A WEARABLE skin patch could help children who are allergic to peanuts by delivering small doses of peanut protein, according to a new study.
The research, published in the Journal of Allergy and Clinical Immunology, found that nearly half of those treated with the patch for one year were able to consume at least 10 times more peanut protein than they were able to prior to treatment.
The biggest benefit came for those aged from four to 11. Participants older than 12 didn’t see as much of an effect, the study found.
The therapy works by training the immune system to tolerate small amounts of peanuts, said Dr Daniel Rotrosen, of the National Institute of Allergy and Infectious Diseases in the US, part of the National Institutes of Health, which is funding the ongoing clinical trial.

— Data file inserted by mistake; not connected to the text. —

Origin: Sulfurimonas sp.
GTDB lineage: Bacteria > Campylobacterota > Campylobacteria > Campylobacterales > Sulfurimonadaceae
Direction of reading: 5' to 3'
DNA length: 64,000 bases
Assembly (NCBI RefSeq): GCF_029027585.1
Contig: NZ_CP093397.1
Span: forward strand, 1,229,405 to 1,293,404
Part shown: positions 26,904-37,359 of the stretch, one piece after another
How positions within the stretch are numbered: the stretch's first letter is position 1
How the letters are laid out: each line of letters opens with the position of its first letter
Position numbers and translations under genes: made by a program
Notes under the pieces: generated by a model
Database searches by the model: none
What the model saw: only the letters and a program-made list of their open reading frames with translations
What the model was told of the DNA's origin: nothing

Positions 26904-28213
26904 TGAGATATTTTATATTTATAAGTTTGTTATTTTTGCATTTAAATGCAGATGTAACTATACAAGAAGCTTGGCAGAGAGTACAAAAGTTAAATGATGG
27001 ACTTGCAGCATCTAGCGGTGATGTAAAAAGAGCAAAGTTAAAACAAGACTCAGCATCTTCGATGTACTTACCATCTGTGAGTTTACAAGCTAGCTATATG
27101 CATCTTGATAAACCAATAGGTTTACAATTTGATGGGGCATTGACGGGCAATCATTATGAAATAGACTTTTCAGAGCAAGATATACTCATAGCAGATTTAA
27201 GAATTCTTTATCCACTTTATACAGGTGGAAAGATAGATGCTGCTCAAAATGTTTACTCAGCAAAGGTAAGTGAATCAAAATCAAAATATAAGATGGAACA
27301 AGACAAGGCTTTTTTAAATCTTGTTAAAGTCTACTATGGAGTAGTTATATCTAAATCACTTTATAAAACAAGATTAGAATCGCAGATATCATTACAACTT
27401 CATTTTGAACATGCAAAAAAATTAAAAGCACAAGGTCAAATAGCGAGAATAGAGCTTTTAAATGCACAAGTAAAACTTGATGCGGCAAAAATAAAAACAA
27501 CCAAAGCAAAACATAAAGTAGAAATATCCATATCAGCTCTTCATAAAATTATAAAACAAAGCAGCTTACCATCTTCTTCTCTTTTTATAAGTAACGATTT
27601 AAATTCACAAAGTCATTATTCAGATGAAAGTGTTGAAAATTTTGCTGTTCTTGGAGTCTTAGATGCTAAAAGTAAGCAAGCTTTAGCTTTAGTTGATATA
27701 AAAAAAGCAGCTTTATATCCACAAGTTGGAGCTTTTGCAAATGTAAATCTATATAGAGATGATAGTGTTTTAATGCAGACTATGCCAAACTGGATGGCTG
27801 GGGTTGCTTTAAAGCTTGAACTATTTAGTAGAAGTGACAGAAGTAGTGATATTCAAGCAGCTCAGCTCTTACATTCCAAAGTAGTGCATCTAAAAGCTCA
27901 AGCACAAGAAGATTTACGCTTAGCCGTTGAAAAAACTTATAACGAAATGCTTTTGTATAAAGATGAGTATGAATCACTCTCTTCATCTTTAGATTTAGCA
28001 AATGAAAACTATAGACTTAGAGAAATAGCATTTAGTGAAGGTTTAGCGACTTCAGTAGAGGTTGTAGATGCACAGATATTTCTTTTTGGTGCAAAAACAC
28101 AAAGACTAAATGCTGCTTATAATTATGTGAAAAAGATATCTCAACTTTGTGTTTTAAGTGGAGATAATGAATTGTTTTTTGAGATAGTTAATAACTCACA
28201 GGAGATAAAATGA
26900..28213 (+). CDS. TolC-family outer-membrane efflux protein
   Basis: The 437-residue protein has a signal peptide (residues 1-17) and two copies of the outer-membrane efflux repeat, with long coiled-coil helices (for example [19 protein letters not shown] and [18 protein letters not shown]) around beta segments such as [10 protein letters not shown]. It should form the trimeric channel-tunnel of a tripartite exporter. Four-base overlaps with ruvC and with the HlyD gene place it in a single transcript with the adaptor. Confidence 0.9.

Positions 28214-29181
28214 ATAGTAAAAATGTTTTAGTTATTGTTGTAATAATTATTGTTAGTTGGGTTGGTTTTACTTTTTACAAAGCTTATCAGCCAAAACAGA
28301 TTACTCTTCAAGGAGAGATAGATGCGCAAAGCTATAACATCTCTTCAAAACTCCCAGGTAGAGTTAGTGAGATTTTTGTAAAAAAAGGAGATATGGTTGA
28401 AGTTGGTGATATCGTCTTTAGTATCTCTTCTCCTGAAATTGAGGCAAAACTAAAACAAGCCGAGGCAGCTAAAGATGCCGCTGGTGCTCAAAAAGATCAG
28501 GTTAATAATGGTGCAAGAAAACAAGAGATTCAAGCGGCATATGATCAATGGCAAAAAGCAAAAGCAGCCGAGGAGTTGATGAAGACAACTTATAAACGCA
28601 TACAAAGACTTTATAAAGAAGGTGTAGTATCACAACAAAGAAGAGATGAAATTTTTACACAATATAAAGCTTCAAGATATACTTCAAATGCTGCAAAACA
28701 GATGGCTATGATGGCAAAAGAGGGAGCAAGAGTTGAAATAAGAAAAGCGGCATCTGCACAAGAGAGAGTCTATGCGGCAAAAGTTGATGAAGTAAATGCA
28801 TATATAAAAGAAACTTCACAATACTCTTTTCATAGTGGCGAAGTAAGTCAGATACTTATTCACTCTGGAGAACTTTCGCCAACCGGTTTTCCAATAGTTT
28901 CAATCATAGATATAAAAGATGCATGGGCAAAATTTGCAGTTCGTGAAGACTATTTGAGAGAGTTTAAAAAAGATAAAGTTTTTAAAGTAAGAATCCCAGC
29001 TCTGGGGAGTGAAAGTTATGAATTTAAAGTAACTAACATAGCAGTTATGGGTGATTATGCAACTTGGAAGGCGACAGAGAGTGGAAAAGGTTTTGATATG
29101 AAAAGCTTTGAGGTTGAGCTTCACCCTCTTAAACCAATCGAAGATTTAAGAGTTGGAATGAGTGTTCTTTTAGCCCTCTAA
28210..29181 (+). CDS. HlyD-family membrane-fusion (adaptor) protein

“Other recent advances have relied on an oral route that appears difficult for approximately 10 to 15 per cent of children and adults to tolerate,” Dr Rotrosen said.
While the trial found the immunotherapy treatment to be “potentially effective,” it cautioned that the study is limited. Further investigation is needed to find out if “the modest clinical changes noted will be enhanced after a longer duration of therapy,” the study said.
The Viaskin Peanut patch hasn’t been approved by the US Food and Drug Administration.
We could have kids walking around with numerous patches the way anaphylaxis is taking over. Make sue you know how to treat an anaphylactic by coming to a first aid course in Canberra with Canberra First Aid. Our first aid courses will teach you the signs and symptoms of anaphylaxis and also how to use an epipen in a first aid course safe environment. Book now at www.canberrafirstaid.com